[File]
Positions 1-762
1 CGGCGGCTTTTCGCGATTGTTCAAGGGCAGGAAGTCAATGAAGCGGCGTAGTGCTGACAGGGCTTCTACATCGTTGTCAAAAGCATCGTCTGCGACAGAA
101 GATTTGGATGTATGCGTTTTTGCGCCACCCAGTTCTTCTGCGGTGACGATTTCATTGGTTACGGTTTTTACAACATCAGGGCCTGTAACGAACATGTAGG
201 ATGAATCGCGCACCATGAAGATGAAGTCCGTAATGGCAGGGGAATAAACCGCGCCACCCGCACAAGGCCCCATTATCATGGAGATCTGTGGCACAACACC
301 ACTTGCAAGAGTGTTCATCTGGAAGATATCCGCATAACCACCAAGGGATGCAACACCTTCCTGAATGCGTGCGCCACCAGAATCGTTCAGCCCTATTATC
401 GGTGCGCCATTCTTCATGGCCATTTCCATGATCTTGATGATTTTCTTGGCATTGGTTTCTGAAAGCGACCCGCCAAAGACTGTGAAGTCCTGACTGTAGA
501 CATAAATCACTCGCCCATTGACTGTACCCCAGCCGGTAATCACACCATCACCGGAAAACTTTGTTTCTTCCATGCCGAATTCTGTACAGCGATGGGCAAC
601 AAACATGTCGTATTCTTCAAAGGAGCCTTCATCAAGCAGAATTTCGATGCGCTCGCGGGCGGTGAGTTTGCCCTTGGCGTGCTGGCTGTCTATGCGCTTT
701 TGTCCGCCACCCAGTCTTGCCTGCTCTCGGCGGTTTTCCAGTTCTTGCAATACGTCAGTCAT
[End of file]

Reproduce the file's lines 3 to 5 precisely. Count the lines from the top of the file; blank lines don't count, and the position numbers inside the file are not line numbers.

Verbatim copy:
101 GATTTGGATGTATGCGTTTTTGCGCCACCCAGTTCTTCTGCGGTGACGATTTCATTGGTTACGGTTTTTACAACATCAGGGCCTGTAACGAACATGTAGG
201 ATGAATCGCGCACCATGAAGATGAAGTCCGTAATGGCAGGGGAATAAACCGCGCCACCCGCACAAGGCCCCATTATCATGGAGATCTGTGGCACAACACC
301 ACTTGCAAGAGTGTTCATCTGGAAGATATCCGCATAACCACCAAGGGATGCAACACCTTCCTGAATGCGTGCGCCACCAGAATCGTTCAGCCCTATTATC